There are a number of different possibilities for Canadian citizens selling property in the U.S., which a U.S. tax filing expert can talk you through.
Most likely, the Foreign Investment in Real Property Tax Act of 1980 (FIRPTA) income tax withholding applies to foreign persons on dispositions of U.S. real property interests with some notable exceptions.
It will mean you will need to get an Taxpayer Identification Number in the U.S. to do filings. Whether or not you ultimately pay any tax in the U.S. will depend on whether you have a capital gain or loss on the property based on your selling price, and your cost of the property, and other capital costs put into it.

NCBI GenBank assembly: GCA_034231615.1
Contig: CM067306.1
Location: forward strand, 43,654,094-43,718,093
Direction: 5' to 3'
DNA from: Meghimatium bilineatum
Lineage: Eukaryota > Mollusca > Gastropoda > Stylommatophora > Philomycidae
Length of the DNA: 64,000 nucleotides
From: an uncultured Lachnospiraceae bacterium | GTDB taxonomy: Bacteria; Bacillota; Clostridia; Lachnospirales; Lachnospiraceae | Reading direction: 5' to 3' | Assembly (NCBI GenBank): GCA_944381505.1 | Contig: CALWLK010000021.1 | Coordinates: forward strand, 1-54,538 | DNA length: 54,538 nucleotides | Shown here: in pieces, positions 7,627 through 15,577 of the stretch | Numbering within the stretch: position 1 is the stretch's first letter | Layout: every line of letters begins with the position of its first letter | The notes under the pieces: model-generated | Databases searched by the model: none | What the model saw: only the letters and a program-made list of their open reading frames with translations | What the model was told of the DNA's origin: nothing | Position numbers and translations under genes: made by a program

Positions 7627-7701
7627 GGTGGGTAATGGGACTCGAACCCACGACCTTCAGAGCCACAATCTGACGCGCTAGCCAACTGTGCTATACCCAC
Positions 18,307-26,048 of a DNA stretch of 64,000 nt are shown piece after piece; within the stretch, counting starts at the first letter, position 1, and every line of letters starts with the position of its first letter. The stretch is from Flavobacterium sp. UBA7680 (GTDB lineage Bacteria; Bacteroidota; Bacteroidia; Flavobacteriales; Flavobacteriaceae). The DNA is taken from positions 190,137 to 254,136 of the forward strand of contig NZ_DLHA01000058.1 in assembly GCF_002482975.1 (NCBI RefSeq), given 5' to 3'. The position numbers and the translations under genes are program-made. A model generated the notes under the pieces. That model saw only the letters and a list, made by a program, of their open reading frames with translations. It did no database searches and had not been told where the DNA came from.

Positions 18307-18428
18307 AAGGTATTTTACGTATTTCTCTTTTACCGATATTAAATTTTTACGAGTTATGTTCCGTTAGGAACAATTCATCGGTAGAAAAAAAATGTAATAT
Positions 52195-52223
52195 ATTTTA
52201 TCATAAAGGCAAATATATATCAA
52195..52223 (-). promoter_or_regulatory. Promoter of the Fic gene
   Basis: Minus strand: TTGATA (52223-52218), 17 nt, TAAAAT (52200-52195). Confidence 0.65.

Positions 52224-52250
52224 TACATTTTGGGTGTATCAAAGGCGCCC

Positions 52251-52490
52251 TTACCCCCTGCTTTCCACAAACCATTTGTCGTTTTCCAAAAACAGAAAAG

However, before that step, a withholding tax of 15% will likely apply unless some very specific exemptions apply. You have to file a U.S. return to get back any part of that withholding you may still be entitled to.
Given enough advance notice you can also apply for a reduced withholding certificate from the IRS in order to reduce the withholding tax obligations on the sale of the property. This takes at least a couple months, maybe more so often times this requires a patient buyer.
If you are a U.S. person buying a property from a foreign person, you have an obligation in this transaction to ensure the withholding taxes are handled correctly, so be sure that you, or your legal counsel has handled this correctly, or you could end up on the hook for some tax.